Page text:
For years I’ve been listening to people (Jews and non-Jews, Israelis and Americans) complain about Israel’s lousy hasbara. They slammed Israel’s explanation of why it went to war in Operation Cast Lead two years ago. They groused about the flotilla fracas. They are kvetching now about Bibi’s supposed intransigence in making peace with the Palestinians (or at least his refusal to make them an offer the likes of which Barak made in 2000 and Olmert again in 2007, knowing full well that Abbas will turn them down).
But it wasn’t until a recent exchange with an American friend on Facebook that I stopped and thought about all this. He complains that it’s getting increasingly difficult to defend Israel and its non-cooperation with Obama and Abbas to reach a settlement. He warns me that support for Israel is fast slipping away in America, with pictures on the TV news of Arabs at checkpoints, the Wall of Shame, and Bibi’s refusal to renew the settlement freeze. He defends Obama’s insistence on ramming a peace—any peace—down Israel’s and the Arabs’ throats, ready or not, saying that Obama is more committed to facilitating peace here than his predecessors.
It’s hopeless arguing with someone like that. He visited Israel once, for a short time, many years ago. As Ariel Sharon once said, מה שרואים מכאן לא רואים משם (what you see from here, you don’t see from there). And it’s not just that where my friend lives, he is surrounded by goyim who don’t have a clue what Israel is about. It’s that living in America is almost like living on another planet. (How my British and South African friends would cheer if they heard me say that!) The insulation—from the rest of the world, from the proximity to hostile enemies like Turkey, Iran, and Gaza, from the closeness of how everything feels here (one or two degrees of separation from fallen soldiers, victims of terror attacks, people burned alive on a bus in the recent fire in the North)—cannot but create a sense of distance and distortion of perspective for someone living there. I read the news too, but there is always another side to the news that one gets here because someone always posts something to a chat list here about what really happened, or what got reported inaccurately, or who was actually there and saw what happened with their own eyes, not to mention things that happen here that never get reported in the press.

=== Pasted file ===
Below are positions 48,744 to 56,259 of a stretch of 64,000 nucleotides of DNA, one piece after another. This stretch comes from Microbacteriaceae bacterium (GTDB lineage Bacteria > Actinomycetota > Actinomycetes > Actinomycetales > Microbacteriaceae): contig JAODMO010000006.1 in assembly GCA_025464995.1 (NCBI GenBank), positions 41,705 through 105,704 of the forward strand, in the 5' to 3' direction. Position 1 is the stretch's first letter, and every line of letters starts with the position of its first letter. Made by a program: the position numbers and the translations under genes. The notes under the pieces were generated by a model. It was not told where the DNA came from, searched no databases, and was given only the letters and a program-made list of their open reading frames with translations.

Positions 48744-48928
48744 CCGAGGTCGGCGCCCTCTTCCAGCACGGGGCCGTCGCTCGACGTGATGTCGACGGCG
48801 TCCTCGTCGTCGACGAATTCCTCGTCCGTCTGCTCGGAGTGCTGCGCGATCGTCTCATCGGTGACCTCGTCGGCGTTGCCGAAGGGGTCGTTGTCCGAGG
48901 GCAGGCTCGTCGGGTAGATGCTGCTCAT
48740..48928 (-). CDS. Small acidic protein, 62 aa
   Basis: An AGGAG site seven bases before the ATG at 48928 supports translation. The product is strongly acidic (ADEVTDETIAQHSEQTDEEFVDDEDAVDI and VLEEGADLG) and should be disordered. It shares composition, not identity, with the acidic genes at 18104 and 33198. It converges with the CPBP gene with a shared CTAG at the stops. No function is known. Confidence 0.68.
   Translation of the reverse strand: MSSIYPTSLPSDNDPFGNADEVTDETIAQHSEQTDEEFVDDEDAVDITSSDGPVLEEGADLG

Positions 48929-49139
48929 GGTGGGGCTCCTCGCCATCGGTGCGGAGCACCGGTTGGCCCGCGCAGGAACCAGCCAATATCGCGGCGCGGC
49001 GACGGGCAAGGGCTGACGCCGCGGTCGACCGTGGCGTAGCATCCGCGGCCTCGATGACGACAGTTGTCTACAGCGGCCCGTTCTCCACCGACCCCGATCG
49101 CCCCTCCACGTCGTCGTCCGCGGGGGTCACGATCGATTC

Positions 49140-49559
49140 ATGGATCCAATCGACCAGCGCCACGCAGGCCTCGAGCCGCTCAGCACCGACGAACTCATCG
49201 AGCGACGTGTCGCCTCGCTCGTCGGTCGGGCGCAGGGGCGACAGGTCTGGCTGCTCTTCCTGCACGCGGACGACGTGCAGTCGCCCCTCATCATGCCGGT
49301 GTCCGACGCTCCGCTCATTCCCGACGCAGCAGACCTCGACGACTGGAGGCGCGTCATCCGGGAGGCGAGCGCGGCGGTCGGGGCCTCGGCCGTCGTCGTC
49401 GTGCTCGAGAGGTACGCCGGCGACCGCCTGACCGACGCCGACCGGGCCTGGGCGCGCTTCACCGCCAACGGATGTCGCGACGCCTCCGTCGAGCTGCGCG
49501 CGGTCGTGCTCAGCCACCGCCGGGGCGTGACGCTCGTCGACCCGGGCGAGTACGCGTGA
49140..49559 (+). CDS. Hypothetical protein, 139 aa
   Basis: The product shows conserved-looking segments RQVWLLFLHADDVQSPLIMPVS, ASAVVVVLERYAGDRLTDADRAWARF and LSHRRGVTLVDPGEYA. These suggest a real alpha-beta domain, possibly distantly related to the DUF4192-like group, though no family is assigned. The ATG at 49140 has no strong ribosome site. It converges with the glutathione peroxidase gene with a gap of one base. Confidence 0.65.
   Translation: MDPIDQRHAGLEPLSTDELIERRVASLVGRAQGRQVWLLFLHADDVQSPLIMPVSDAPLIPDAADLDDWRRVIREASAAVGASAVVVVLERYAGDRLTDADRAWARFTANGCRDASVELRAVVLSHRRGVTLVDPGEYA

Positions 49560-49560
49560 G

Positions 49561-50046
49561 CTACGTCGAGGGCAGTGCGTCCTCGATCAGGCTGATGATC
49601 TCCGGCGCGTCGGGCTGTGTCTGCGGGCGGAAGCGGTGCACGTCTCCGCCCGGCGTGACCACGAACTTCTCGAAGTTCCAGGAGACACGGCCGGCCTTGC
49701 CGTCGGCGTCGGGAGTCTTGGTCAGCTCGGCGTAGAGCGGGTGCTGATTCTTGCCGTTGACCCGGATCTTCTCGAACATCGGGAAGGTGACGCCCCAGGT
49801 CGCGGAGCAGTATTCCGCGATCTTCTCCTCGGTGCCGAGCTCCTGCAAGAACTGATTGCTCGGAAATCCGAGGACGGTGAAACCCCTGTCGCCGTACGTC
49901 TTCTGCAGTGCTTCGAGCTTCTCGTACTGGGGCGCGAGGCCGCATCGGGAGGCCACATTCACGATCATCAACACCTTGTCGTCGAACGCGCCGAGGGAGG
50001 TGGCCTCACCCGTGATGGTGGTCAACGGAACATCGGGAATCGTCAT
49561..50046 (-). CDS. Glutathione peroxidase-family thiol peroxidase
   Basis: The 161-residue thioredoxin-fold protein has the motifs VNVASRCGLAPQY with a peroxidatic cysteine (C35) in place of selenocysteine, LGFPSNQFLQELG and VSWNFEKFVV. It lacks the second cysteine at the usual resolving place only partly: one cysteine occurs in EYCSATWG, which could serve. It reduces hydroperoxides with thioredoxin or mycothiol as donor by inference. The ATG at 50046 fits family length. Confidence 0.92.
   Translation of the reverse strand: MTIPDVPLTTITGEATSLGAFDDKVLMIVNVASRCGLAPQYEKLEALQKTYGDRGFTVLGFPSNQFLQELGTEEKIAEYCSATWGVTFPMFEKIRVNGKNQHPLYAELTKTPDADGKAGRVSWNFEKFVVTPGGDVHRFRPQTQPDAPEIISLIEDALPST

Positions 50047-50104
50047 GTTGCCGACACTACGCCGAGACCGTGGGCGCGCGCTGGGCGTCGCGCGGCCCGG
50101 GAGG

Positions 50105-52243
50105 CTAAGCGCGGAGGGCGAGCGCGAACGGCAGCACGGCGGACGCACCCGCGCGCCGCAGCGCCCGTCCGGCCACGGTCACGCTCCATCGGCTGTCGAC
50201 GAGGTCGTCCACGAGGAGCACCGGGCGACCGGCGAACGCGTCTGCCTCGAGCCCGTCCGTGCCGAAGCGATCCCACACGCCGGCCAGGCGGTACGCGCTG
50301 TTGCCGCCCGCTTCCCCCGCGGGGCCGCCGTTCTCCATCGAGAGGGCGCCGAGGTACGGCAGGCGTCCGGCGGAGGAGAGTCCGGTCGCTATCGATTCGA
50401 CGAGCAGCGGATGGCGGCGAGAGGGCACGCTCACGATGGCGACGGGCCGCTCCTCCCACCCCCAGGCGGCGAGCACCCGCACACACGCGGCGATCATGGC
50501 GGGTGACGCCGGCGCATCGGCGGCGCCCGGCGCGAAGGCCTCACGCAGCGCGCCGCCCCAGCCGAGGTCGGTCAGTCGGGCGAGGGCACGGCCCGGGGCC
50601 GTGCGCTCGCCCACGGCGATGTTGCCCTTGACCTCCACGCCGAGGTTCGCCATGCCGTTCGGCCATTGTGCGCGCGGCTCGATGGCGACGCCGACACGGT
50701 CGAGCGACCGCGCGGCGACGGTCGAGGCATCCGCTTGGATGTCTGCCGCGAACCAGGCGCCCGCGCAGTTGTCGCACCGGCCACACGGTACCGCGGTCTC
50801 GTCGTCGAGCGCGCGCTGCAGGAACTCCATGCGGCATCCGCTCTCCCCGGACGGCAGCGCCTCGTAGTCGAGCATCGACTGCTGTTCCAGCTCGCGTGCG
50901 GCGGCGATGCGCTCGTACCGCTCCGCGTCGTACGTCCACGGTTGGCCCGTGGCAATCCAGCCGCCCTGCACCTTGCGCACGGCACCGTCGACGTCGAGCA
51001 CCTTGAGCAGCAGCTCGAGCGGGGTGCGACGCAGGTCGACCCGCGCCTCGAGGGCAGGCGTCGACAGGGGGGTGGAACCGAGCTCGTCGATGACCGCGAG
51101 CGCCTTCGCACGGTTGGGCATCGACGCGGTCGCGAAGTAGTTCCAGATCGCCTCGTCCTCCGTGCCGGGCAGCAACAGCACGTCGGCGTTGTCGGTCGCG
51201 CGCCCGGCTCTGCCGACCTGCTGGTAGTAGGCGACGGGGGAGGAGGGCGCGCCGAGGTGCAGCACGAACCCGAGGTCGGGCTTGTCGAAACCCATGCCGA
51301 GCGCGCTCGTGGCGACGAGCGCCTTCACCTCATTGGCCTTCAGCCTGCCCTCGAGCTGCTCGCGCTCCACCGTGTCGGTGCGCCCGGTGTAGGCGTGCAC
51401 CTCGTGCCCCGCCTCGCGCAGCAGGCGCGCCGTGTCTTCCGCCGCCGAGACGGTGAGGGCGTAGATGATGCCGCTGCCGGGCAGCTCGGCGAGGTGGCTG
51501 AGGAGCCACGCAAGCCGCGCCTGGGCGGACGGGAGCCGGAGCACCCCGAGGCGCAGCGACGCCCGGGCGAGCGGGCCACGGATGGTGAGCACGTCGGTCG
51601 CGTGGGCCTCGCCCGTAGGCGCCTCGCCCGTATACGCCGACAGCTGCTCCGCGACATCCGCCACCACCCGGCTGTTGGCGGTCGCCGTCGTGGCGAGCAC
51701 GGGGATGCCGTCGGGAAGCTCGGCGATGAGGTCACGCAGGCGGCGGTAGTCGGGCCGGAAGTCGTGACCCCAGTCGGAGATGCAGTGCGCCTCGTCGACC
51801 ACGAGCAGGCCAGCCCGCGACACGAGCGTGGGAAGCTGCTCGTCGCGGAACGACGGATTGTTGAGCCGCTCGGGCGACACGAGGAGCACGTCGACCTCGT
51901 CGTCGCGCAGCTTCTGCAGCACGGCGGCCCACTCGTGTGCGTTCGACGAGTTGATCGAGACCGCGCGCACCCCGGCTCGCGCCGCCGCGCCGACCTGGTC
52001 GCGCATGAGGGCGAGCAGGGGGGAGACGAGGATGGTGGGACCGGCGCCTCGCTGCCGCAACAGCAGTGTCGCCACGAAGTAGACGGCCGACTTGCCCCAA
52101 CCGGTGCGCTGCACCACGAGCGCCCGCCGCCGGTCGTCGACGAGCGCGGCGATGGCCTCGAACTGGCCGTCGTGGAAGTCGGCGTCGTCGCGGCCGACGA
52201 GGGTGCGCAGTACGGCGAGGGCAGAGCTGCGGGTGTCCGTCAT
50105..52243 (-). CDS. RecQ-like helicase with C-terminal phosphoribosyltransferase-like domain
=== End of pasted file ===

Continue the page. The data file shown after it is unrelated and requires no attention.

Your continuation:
But the take-away for me from this interchange with my friend is this: Why should Israel have to explain, justify, apologize, or make excuses for what it does? Where else in the world is the word hasbara used in the context of a governmental obligation? What other country is expected to stroke the press, go on the defensive all the time, or have its prime minister stand up in front of the cameras and say, “My government has decided on the following action because…”? (And when Israel does explain itself, the explanation never manages to convince anyone; it merely opens Israel up to more criticism and derision.) Does anyone complain about Turkey’s hasbara? Anyone get an explanation from Erdogan about why his government took part in sponsoring a boatload of terrorists armed with knives to confront a sovereign nation at sea? Anyone see kingpin Khaled Mashaal on telly explaining why Hamas continues to lob missiles into Israel? Has anyone gotten up in front of the General Assembly to make excuses for why Africans continue to flee their homes and countries to escape slaughter (often perpetrated by Arabs), often coming to Israel for refuge?
I think no one expects explanations for these things because they’re obvious. Turkey is becoming more Islamist and cozying up to Iran. Hamas exists to try to destroy Israel. And who in the international community has ever given a hoot about Africa? People are always dying there of something. First AIDS, then starvation, and now murderous, government-sponsored gangs. Ho hum. These are all “normal” things that need no elaboration. But Israel—oy, Israel! Whatever Israel does is exceptional, remarkable, rogue, and requires investigation, condemnation, sanctions, and all the rest.
I for one am sick of hearing these complaints about Israel. If other countries have the right to do what is in their best interest, then so does Israel. If Bibi doesn’t renew the housing freeze in Yehudah, Shomron, and Jerusalem, it’s not just because he’s worried about holding together a coalition; it’s because it runs counter to his party’s platform, his own beliefs, and the will of the voters (not to mention that the first freeze was agreed upon by Bibi with the proviso that it be a one-time freeze, by definition unrenewable). Israel gets plenty of stuff wrong, and is perhaps one of the most communications-challenged places I’ve ever seen. But to obsess about it the way the world does—it makes me think of an apartment building where there’s one family that everyone is always watching, commenting on, whispering about, criticizing, yelling “Hey! Where ya goin’?” every time they leave the building. There’s nothing terribly remarkable about this family, no more than any other in the building. But everyone else’s behavior toward them reveals an obsession, a hyper-vigilance, an absolutely cuckoo attitude that no one can see for what it is. “Why’d you drive your kid to school today? Why’d you change the color of your briefcase? Why did your wife make chicken soup on Thursday last week instead of Monday? She always makes it on Monday!”
Get a life, people.